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EXCLUSIVE: UK's Skyrora prepares 3D-printed rocket engine for testing

Joseph Flaig

The three sections of the 3D-printed engine (Credit: Skyrora)
The three sections of the 3D-printed engine (Credit: Skyrora)

A UK space company aiming to tackle the growing backlog of unlaunched small satellites has revealed a 3D-printed rocket engine.

Edinburgh manufacturer Skyrora, which aims to launch its rockets from Scottish sites such as the recently confirmed Sutherland spaceport, revealed the engine parts to Professional Engineering before end-of-year ground testing. The same design, which should offer 30kN of thrust at sea level, will be used on the company’s Skyrora One launcher.

The released photograph shows the engine nozzle, chamber and injector head – each 3D-printed out of nickel alloy Inconel in a powder bed machine.

With many companies targeting the small-payload launch niche – including competitor Orbex, which secured the first contract to launch from Sutherland – Skyrora is using 3D printing as a differentiator, said lead engineer Robin Hague.

“We feel our opportunity for cost competitiveness is in the way we make the vehicle,” he told Professional Engineering. “What we are looking to do is step back a little bit from the bleeding edge.”

3D printing – also known as additive manufacturing – was therefore a perfect fit, said Hague, helping the company focus on the “holistics” of satellite launch instead of pure performance.

“The ability to print the complex shape of the engine and also reduce the part count… means we can make our engine quickly and cost effectively,” said Hague.

The technology not only offers process and cost reductions, said Hague, it also allows engineers to envisage and create more geometrically complex structures – and therefore, possibly, better engines.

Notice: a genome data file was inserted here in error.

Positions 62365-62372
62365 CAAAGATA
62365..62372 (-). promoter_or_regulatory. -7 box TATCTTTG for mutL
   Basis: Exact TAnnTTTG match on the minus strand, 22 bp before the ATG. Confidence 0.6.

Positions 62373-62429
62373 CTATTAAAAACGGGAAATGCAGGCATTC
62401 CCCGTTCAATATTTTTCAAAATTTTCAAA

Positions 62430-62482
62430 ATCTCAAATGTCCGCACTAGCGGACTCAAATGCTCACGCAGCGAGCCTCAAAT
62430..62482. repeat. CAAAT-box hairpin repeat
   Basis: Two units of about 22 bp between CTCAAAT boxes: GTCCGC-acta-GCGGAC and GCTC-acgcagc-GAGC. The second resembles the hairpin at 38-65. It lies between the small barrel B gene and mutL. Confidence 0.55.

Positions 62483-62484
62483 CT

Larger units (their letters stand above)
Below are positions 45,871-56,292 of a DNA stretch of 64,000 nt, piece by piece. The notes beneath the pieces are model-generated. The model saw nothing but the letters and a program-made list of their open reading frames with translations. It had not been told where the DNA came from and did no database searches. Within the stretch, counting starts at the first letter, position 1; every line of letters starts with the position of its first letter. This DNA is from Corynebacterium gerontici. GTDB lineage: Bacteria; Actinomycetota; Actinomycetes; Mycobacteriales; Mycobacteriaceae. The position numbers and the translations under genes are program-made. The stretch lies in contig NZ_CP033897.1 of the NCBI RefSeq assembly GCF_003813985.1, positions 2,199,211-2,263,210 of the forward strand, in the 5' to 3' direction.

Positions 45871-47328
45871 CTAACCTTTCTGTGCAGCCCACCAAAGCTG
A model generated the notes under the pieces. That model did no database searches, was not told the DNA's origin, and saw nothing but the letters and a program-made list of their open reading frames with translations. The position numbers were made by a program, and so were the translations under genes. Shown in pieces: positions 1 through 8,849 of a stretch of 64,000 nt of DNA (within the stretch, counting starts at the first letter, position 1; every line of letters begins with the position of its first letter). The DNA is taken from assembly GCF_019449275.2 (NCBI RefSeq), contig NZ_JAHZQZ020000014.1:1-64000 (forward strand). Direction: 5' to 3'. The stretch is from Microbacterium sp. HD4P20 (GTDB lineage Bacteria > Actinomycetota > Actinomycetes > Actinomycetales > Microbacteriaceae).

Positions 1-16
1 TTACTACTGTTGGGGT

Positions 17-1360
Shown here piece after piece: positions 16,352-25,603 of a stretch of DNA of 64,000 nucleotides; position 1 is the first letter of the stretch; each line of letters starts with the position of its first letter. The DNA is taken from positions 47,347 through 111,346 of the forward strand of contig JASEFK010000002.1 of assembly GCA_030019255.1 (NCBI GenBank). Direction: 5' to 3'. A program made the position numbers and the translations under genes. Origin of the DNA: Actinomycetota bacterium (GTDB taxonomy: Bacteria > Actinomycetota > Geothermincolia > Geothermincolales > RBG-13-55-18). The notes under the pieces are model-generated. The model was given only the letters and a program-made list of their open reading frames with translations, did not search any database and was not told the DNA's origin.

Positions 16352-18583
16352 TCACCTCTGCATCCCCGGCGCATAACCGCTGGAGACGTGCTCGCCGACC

“Engines typically have double walls, and one propellant is pumped through that double wall to keep the chamber cool. With additive manufacturing, you can make that wall in one piece – printing the double wall and printing the gap for the propellant in one go.”

He added: “In the same way that [3D printing] is helping aeroplane design, it means we can produce fewer parts, less material, and at the same time create geometries that are better at the job.”

The company, which also has a base in Dnipro, Ukraine, has taken inspiration from the British Skylark and Black Arrow rockets of the 1950-70s. Like Black Arrow, the 150kg maximum payload Skyrora One will use the propellants kerosene and hydrogen peroxide, which does not require cryogenic chilling and is therefore suitable for responsive launches during windows of good weather.

Professional Engineering magazine will feature Skyrora in an upcoming story on the UK space sector in Issue 7, 2018.

Content published by Professional Engineering does not necessarily represent the views of the Institution of Mechanical Engineers.


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